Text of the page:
Don’t say you didn’t see it comingIn October 2020, Google announced that it would discontinue Universal Analytics and shift to Google Analytics 4 (GA4). But don’t worry, we’ve got you covered with our step-by-step guide on how to switch from Universal Analytics to GA4, discuss the differences between these two versions of GA, and highlight some of the benefits of GA4.
The clock is tickingFrom July 2023, the free version of GA will no longer gather data. That means if you want to continue using Google Analytics, you must switch to GA4. Take note, you will be able to access your previously processed data in your Universal Analytics property for at least six months. However, you won’t be able to view your Universal Analytics reports or interact with your analytics data via the API. This change will affect all website owners who rely on their Google Analytics account as their main data source for audience demographics, behavior, and areas of interest.
What’s the difference between Google Analytics and GA4?If you want to know how your users are interacting with your website or app, you need effective event tracking which allows you to track specific user interactions – such as button clicks, video plays, and form submissions. In the past, you needed to set it up manually, adding code snippets to your website or app to track specific events, which was challenging to manage. The good news is that G4 has already set it up for you and you can configure event tracking without coding. While the focus used to be on calculating site sessions and monitoring audiences, it’s now moved to what audiences are actually doing on your site. GA4 offers parameters, enhanced measurement, and in-platform event creation (replacing action, category, and label). When setting up the data stream, you can turn on enhanced measurement to automatically collect page views, downloads, outbound clicks, video engagement, and scrolls. Conditions and parameters (which provide context on the user or user actions) cover events that don’t fall under enhanced measurement. Take note that you can mark events as conversions which eliminate the need for goal setup.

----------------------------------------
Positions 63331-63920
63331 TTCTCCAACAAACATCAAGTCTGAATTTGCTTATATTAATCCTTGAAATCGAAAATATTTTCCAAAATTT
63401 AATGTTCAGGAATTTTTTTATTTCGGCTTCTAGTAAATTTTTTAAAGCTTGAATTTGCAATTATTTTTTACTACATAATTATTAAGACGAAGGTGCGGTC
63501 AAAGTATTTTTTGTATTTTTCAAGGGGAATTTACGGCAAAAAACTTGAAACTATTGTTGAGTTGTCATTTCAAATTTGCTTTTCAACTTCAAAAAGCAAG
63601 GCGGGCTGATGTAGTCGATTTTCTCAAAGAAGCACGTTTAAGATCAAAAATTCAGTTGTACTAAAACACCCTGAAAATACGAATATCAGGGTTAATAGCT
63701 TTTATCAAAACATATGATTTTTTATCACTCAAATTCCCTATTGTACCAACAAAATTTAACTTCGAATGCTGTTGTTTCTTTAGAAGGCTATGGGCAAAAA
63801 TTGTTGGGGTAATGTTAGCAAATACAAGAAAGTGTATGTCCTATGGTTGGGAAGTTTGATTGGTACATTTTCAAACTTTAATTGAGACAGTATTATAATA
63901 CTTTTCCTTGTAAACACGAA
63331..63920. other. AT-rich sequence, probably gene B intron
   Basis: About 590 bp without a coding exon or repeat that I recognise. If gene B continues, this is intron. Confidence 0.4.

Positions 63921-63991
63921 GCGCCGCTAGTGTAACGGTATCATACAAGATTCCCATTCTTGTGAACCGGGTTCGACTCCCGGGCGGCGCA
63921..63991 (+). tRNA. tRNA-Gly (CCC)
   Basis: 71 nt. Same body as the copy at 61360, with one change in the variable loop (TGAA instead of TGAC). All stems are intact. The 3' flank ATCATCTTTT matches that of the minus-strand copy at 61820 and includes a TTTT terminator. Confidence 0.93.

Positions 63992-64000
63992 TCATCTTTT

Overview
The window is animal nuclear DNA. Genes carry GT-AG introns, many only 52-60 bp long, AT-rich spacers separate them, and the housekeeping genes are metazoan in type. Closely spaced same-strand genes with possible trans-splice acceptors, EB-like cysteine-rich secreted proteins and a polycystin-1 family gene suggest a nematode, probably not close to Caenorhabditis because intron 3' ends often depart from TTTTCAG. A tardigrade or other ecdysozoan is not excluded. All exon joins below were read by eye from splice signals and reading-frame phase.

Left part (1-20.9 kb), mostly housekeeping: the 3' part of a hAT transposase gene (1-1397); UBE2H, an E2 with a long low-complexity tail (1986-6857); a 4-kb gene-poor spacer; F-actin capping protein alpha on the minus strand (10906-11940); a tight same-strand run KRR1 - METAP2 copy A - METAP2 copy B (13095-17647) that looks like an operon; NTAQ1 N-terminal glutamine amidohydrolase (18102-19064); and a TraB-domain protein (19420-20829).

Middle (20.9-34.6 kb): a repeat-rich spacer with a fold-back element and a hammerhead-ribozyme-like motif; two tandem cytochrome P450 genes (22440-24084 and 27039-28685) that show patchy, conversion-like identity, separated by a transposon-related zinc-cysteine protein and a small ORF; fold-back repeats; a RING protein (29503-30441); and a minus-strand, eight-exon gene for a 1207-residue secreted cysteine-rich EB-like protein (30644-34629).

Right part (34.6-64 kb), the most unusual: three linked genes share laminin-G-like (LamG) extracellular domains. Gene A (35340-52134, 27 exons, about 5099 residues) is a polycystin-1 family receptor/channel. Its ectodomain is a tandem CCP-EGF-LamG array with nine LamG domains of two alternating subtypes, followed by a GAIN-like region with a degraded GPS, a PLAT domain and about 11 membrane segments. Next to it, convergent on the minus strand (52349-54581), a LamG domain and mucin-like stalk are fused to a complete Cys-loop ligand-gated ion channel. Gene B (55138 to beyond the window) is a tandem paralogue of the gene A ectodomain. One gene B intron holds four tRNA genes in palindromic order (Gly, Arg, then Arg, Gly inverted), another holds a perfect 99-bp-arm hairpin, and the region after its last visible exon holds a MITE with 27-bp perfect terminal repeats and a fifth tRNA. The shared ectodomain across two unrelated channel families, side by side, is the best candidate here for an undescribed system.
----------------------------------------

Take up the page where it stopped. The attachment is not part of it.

There are four types of events covered in GA4:
Automatically collected events
Enhanced measurement events
Custom eventsThese are events you define yourself and go beyond the first two categories. This enables you to get very specific data on how users interact with your site, such as how many times they click a button or view a certain page — enabling you to improve their experience.
New G44 features
- Link to Google Merchant Center, Google Optimize, and BigQuery natively and for free
- Create custom reports in GA4 and add those reports right to your navigation
- Custom dashboards combining two tools in one —taking the data from UA and Data Studio
Consumerize the Customer Journey
Early in my career, a wise woman said customers pay my salary, not owners. It's vital for marketers to consider future customers' needs.
When I just started my career, an intelligent woman told me that only when I understand that the customers of the company pay my salary and not the company owners, will I be able to call myself a marketer. So when you think about the future of marketing, you need to first consider what kind of customers we will meet. Let’s talk about how you “consumerize” the customer journey; how you look at the B2B (Business to Business) customer a bit like a consumer.
The new B2B customer is a digital nativeOur childhood determines our future behaviors as adults, the people we become, and the decision-makers we grow up to be. It is also true of the technological environment in which we were raised. The millennials, also known as Generation Y, were born after 1980. They are now in their 30’s. Generation Z, as you can see in the table, is still young, but we will soon see them influencing our businesses. Since technology is changing very quickly, a sub-generation was born between the Millennials and Generation Z. Zillennials were born between ‘93-‘98 and were influenced by more advanced technology than the Millennials. For their entire lives, digital natives have been surrounded by technology, social media, mobile devices, computers, and the internet. They speak this digital language as their mother tongue. They did not learn this language in their 20’s, 30’s, or later. They do not have an accent, so to speak. This impressive figure tells the whole story: More and more millennials and gen zers are entering the B2B decision journey, some as technological or professional influencers and others as decision-makers. It is important to note that among the people involved in decision-making, you usually meet several generations. A few months ago, we at Oz Global B2B did a project for the American agricultural market. The intergenerational integration in the decision-making process that arose there was very prominent.